THE BLOG
05/12/2011 12:03 pm ET Updated Jul 12, 2011

Five Reasons To Be Concerned Your Husband Is A Psychopath

It dawned on me a few years ago that our rational lives are like a still pond and madness is the jagged rock thrown into it, creating odd ripples everywhere. And the most powerful madness of all, when it comes to the way the world turns, is psychopathy.

There's a consensus amongst psychologists that psychopaths -- with all their glib charm and grandiosity and the power to effortlessly manipulate -- do brilliantly in business and politics. Theirs is the brain anomaly that rules our world. Which is why I've written a book about them: "The Psychopath Test." As part of my research, I spoke to hundreds of people--everyone from the doctors who catalogue mental illness, to those who vehemently oppose them, to a Broadmoor Hospital inmate who says he faked a mental disorder. In the process, I learned that, during the courtship phase, psychopaths come across to the women they're targeting as potentially great husbands. What I'm saying is, you may have married a psychopath. It is really very possible. He might have not yet revealed the full extent of his astonishing malevolence. You might want to pack your bags and run screaming from the marriage before he does. Let me help. What follows are five telltale signs that your husband may be a psychopath.

1. He was very gallant when you first met him, not so gallant now.

Psychopaths can be very superficially charming. It's Item 1 on the 20-point Hare PCL-R psychopathy-spotting Checklist: Glibness/Superficial Charm. I knew a woman, Mary, who met an extremely gallant man while Internet dating. He was so gallant he'd even walk on the road side of the sidewalk. (I am so ungallant I didn't even know that was a thing. I am not a psychopath.) Mary married her man and he turned out to be a pedophile and a bigamist and a fraudster -- a textbook psychopath. Okay, give your husband the benefit of the doubt if the intensity of his gallantry has diminished since the the courtship days. That's normal. We can't keep that level up. But if he's replaced the gallantry with being a remorseless, unempathetic bastard, you may have a problem.

2. He's grandiose.

That's Item 2 on the Checklist: Grandiose Sense of Self Worth. In my book "The Psychopath Test," I meet an enormously wealthy former Fortune 500-type CEO, Al Dunlap, to ask him which of the 20 Hare psychopathic traits he felt most applied to him. He instantly confessed to Grandiose Sense of Self Worth, which would have been a hard one for him to deny as he was at the time standing underneath a giant oil painting of himself. Does your husband have giant portraits of himself? Is he an overly-snappy dresser? Does he tell a lot of stories about himself in which he's always the hero? Does he bulldoze his way through conversations to talk about himself in this grandiose way?

3. He Had Early Behavioral Problems.

Recently I was chatting to a guy and I happened to ask him about his childhood. Had he been a bully or bullied?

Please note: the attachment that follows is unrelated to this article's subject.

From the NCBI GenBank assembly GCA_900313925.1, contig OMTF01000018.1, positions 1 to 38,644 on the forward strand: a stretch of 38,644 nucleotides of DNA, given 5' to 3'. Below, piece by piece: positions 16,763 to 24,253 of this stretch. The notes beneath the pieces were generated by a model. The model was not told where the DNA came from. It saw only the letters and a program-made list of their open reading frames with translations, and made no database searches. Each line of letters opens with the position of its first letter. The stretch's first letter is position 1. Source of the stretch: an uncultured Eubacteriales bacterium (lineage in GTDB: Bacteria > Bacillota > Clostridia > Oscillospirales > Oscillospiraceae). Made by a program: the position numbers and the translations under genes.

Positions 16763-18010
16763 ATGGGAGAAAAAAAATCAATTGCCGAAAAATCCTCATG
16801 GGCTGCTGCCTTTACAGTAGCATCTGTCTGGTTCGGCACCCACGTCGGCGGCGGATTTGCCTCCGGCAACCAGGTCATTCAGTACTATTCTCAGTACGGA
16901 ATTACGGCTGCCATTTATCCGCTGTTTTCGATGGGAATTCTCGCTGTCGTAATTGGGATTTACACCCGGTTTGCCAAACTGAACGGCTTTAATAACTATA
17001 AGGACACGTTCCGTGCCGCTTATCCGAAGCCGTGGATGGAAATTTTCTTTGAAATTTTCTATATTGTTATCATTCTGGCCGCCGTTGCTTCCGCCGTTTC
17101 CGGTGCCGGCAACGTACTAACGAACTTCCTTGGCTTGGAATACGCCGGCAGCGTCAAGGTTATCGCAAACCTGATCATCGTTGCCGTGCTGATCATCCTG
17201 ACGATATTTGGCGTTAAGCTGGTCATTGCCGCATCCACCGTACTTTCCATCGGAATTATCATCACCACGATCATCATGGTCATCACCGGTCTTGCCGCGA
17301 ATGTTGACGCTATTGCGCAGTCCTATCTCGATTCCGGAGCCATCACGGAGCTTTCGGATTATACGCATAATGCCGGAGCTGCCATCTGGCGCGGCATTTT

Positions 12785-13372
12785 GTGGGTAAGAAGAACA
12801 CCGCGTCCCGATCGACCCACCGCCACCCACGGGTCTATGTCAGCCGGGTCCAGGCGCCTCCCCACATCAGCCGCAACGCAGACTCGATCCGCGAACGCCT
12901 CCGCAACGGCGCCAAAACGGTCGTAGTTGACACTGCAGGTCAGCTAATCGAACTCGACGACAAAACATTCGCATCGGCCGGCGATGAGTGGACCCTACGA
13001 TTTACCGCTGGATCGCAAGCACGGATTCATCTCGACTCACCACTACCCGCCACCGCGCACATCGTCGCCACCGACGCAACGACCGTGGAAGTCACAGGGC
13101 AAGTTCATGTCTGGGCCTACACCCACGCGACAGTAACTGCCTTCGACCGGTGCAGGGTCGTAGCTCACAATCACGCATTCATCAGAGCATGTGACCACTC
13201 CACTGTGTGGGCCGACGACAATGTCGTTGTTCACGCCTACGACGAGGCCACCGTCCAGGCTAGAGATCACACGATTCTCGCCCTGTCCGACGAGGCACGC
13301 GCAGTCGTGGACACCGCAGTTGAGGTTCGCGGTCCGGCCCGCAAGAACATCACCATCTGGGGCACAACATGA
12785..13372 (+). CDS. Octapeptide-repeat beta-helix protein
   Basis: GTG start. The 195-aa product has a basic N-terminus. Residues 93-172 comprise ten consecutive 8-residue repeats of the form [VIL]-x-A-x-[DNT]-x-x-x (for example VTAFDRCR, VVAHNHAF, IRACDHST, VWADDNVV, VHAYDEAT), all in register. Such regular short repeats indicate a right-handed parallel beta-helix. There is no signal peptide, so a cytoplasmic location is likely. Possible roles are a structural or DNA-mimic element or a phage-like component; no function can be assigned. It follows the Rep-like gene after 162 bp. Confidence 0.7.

"Oh," he said quite cheerfully. "I was a bully. I used to hide behind a tree and jump out and hit my enemies with lumps of wood." He paused and added wistfully: "I'd hurt them quite badly!"

"How did it make you feel?" I asked.

"Good!" he said. "I enjoyed that feeling of power. I still enjoy thinking about it, all these years later."

Psychopaths are very good at hiding their psychopathy beneath a veneer of normalcy. You don't have to be Hercule Poirot to spot someone bipolar, say, or in the grips of an OCD attack, but you do have to be Hercule Poirot sometimes to spot a psychopath. Which is why Early Behavioral Problems is such a handy item on the Checklist. It's harder to hide a hoodlum childhood -- there'll be your husband's school record to sneakily read. Was your husband a terrible bully as a child, pulling the wings off flies, etc? If he says yes, or if he school record confirms it, run. Don't look back. Run!

4. He Engages In Promiscuous Sexual Behavior.

As much as your husband will definitely be wanting to have an affair, he probably won't be. This is because doing so would make him feel incredibly guilty and remorseful. It's those creeping feelings of anxiety that kind of stop us from hurting other people. We want to empathize. We want to be good people. The consensus amongst neurologists is that the part of the brain that shoots the signals of remorse and fear and distress back and forward from the amygdala to the central nervous system under-performs in psychopaths, which frees them up to behave in remorseless, amoral promiscuous ways. They just don't care. So they do it.

5. He Spends too Much Time Learning How To Spot Psychopaths By Using the Hare Checklist

I'm a big fan of the Hare Checklist. I think it's scientifically correct. I think a bizarre facet of human nature is when our brains go wrong, they go wrong in uncannily similar ways. The Hare Checklist is brilliant at anatomizing the barely noticeable character traits evident in psychopaths. However, once you become a trained psychopath spotter, you kind of go drunk with power. So if you see your husband reading this and looking too interested, run. Don't look back. He's a menace.